Palm oil remains key export for Malaysia

loading Ben Wisemen

Malaysia has substantial agricultural exports, the chief among which is palm oil. This product brings greater economic benefits to the country than either rubber or timber, and will do so for some time to come.

PALM OIL is widely used in the food and cosmetics markets and has more recently been in great demand in the making of bio-fuel. There are many advantages associated with the oil. Cost-wise, of all the edible oils and fats available worldwide, palm oil is said to be the most cost-effective one, producing more oil per hectare planted than other crops. Its cultivation also requires less input of pesticides, fertilisers and fuel per unit of oil produced.

The food industry is amongst palm oil’s largest market while China and India constitute the largest palm oil export market.

The palm oil industry has been in existence in Malaysia for more than a hundred years. The palm originated in West Africa, and it was the British who first brought it to Malaya in the 1870s. The first commercial oil palm estate was set up at Tennamaran Estate, Selangor, in 1917. The crop grew quickly in importance and Malaysian exports of the oil currently exceed 40% of the global total.

Palm oil has been gaining in significance and is grown commercially in 15 countries. The palm occupied 4.2 million hectares in 2006, compared to 1959 when palm oil covered only about 51,053 hectares of land (Department of Statistics 2010). South-East Asia is the centre of production with Malaysia and Indonesia together producing more than 80% of the world’s palm oil.

Malaysia’s palm oil is exported to more than 120 countries with China, the European Union, the US, Pakistan, India and Japan being the main importers in 2008. Palm oil products form the most important part of Malaysia’s agricultural exports, reaching almost RM60bil, ahead of rubber and timber.

What comparative advantages does Malaysia have in this industry that makes it such an important supplier?

The Law of Comparative Advantage was formulated by David Ricardo already in 1817 in his book, Principles of Political Economy and Taxation. This law refers to the ability of a party to produce goods or services at a lower opportunity cost (meaning higher efficiency) than other parties. Revealed comparative advantage (RCA) was used by Bela Balassa (1965) to measure relative export performance by country and industry, and was defined as a country’s share of the global total export of a product. RCA measures a country’s trade specialisation in a commodity group and is defined as the country’s sectoral share on the world market. The index value ranges between zero and infinity with values greater than unity indicating specialisation in that commodity group, while a value between zero and unity indicates no specialisation in that commodity group.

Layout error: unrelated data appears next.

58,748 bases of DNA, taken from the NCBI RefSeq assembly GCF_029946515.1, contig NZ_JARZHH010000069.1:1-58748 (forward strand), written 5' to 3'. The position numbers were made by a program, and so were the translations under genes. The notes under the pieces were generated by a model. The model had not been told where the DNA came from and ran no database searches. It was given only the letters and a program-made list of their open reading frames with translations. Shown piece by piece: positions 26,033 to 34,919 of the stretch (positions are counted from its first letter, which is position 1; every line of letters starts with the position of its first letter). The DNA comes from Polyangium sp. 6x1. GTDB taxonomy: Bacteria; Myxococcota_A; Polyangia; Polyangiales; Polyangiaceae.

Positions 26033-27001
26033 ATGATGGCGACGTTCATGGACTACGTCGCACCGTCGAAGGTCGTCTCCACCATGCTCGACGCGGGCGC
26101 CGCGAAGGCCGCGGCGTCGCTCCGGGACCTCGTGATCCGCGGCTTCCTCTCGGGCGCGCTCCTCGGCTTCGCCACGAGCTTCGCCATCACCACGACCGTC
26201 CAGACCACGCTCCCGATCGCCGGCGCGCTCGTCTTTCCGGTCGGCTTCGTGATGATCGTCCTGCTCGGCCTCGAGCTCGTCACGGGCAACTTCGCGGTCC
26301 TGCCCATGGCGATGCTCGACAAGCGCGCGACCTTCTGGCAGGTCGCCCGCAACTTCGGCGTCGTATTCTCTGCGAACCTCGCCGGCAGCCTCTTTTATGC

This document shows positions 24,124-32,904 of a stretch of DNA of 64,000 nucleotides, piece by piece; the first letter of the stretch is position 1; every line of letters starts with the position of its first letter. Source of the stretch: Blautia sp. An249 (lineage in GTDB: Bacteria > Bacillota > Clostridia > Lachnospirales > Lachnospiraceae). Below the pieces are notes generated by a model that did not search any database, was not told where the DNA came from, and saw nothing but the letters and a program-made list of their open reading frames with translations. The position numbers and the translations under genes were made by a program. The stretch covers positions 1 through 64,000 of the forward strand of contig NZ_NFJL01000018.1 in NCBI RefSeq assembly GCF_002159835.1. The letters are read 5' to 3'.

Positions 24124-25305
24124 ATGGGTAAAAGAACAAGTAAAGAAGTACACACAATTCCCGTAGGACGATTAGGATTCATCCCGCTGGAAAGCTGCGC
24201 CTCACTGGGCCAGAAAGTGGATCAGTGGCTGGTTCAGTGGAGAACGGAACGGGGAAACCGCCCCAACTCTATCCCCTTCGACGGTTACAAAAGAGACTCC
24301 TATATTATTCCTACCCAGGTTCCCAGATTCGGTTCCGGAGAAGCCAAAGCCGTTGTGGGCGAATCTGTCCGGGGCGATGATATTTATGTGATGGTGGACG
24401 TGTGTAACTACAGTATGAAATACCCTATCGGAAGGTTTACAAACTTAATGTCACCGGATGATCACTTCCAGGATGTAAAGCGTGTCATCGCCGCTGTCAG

South-East Asia is the centre of production with Malaysia and Indonesia together producing more than 80% of the world’s palm oil.

A comparative advantage is “revealed” if RCA is greater than 1. If RCA is less than unity, the country is said to have a comparative disadvantage in the commodity/ industry. Besides cost and effi cient reasons, the RCA index is computed to evaluate Malaysia’s comparative advantage in producing and exporting palm oil (Table 1).

Based on the computed RCA index in Table 1, Malaysia is seen as having a comparative advantage in the palm oil industry since the 1960s. The RCA index had always exceeded 1, indicating specialisation and Malaysia’s comparative advantage in producing palm oil during the period under observation (1964–2009).

The country’s palm oil export as a percentage of the world’s export of the product was about 34% in 1964. It held an approximately 73% share of world exports in 1990 and was responsible for about 41% of global palm oil exports in 2009 (see Table 1 and fi gure 1). The drop in Malaysia’s export as a percentage of world’s export share after 1990 can be attributed to rapid growth in palm oil exports in Indonesia and other countries, especially during the second half of the 1990s. Malaysia’s export patt ern has always been the same with the world export trend shown at Figure 1. The gap between Malaysia’s and the world’s palm oil export started to widen in the present decade due to expansion in the export of palm oil in competing countries.

The contribution of palm oil to Malaysia’s external sector recorded a rise recently over the previous decade. It is, however, lower than in the 1970s and 1980s. This may be attributed to the rise in the relative importance of the manufacturing sector to the economy. Recent data show that palm oil exports contributed about six per cent of the nation’s total exports in 2009.

While economic advantages may be maximised for the benefit of the country, best practices for sustainability need to be applied within the industry. However, it goes without saying that these gains need to be considered alongside adverse environmental effects such as carbon emissions.

Balassa, B. (1965), “Trade Liberalisation and ‘Revealed’ Comparative Advantage”, The Manchester School, 33, 99–123.

Rafiq Idris is a fellow at the Department of Economics, University of Malaya.

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